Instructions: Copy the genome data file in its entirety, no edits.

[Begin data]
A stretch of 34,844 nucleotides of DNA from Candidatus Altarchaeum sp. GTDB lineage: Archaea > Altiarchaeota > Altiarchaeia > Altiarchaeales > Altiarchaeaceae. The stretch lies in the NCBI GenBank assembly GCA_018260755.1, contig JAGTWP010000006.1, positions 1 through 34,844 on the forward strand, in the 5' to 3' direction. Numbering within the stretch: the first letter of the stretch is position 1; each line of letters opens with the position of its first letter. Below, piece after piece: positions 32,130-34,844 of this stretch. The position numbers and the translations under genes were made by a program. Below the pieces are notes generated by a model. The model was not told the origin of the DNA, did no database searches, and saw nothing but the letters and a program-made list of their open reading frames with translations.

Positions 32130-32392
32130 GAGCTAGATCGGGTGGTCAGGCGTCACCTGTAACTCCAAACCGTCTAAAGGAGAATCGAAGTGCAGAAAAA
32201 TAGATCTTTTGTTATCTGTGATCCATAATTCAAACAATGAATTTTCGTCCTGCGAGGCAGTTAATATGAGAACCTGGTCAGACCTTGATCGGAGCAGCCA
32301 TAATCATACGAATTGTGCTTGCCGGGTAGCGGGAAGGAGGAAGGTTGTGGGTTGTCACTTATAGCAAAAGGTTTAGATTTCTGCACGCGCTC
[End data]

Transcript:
A stretch of 34,844 nucleotides of DNA from Candidatus Altarchaeum sp. GTDB lineage: Archaea > Altiarchaeota > Altiarchaeia > Altiarchaeales > Altiarchaeaceae. The stretch lies in the NCBI GenBank assembly GCA_018260755.1, contig JAGTWP010000006.1, positions 1 through 34,844 on the forward strand, in the 5' to 3' direction. Numbering within the stretch: the first letter of the stretch is position 1; each line of letters opens with the position of its first letter. Below, piece after piece: positions 32,130-34,844 of this stretch. The position numbers and the translations under genes were made by a program. Below the pieces are notes generated by a model. The model was not told the origin of the DNA, did no database searches, and saw nothing but the letters and a program-made list of their open reading frames with translations.

Positions 32130-32392
32130 GAGCTAGATCGGGTGGTCAGGCGTCACCTGTAACTCCAAACCGTCTAAAGGAGAATCGAAGTGCAGAAAAA
32201 TAGATCTTTTGTTATCTGTGATCCATAATTCAAACAATGAATTTTCGTCCTGCGAGGCAGTTAATATGAGAACCTGGTCAGACCTTGATCGGAGCAGCCA
32301 TAATCATACGAATTGTGCTTGCCGGGTAGCGGGAAGGAGGAAGGTTGTGGGTTGTCACTTATAGCAAAAGGTTTAGATTTCTGCACGCGCTC